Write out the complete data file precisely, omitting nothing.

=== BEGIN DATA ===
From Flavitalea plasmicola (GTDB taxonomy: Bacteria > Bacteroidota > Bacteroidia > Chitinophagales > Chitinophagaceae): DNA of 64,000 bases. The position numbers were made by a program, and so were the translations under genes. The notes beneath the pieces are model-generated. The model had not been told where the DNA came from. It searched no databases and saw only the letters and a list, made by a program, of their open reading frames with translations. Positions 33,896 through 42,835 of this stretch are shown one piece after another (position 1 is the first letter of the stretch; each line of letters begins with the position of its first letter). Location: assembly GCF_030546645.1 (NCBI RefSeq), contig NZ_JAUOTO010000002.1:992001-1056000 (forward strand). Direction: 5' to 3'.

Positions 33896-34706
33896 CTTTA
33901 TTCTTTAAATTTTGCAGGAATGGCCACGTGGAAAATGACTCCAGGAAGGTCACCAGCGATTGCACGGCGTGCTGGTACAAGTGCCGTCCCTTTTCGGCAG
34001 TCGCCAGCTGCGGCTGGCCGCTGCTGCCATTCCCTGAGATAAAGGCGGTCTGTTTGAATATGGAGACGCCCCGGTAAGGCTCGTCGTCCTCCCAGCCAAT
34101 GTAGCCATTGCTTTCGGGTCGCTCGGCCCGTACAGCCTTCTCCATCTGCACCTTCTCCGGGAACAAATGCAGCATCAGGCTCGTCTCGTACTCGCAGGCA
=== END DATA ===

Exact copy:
From Flavitalea plasmicola (GTDB taxonomy: Bacteria > Bacteroidota > Bacteroidia > Chitinophagales > Chitinophagaceae): DNA of 64,000 bases. The position numbers were made by a program, and so were the translations under genes. The notes beneath the pieces are model-generated. The model had not been told where the DNA came from. It searched no databases and saw only the letters and a list, made by a program, of their open reading frames with translations. Positions 33,896 through 42,835 of this stretch are shown one piece after another (position 1 is the first letter of the stretch; each line of letters begins with the position of its first letter). Location: assembly GCF_030546645.1 (NCBI RefSeq), contig NZ_JAUOTO010000002.1:992001-1056000 (forward strand). Direction: 5' to 3'.

Positions 33896-34706
33896 CTTTA
33901 TTCTTTAAATTTTGCAGGAATGGCCACGTGGAAAATGACTCCAGGAAGGTCACCAGCGATTGCACGGCGTGCTGGTACAAGTGCCGTCCCTTTTCGGCAG
34001 TCGCCAGCTGCGGCTGGCCGCTGCTGCCATTCCCTGAGATAAAGGCGGTCTGTTTGAATATGGAGACGCCCCGGTAAGGCTCGTCGTCCTCCCAGCCAAT
34101 GTAGCCATTGCTTTCGGGTCGCTCGGCCCGTACAGCCTTCTCCATCTGCACCTTCTCCGGGAACAAATGCAGCATCAGGCTCGTCTCGTACTCGCAGGCA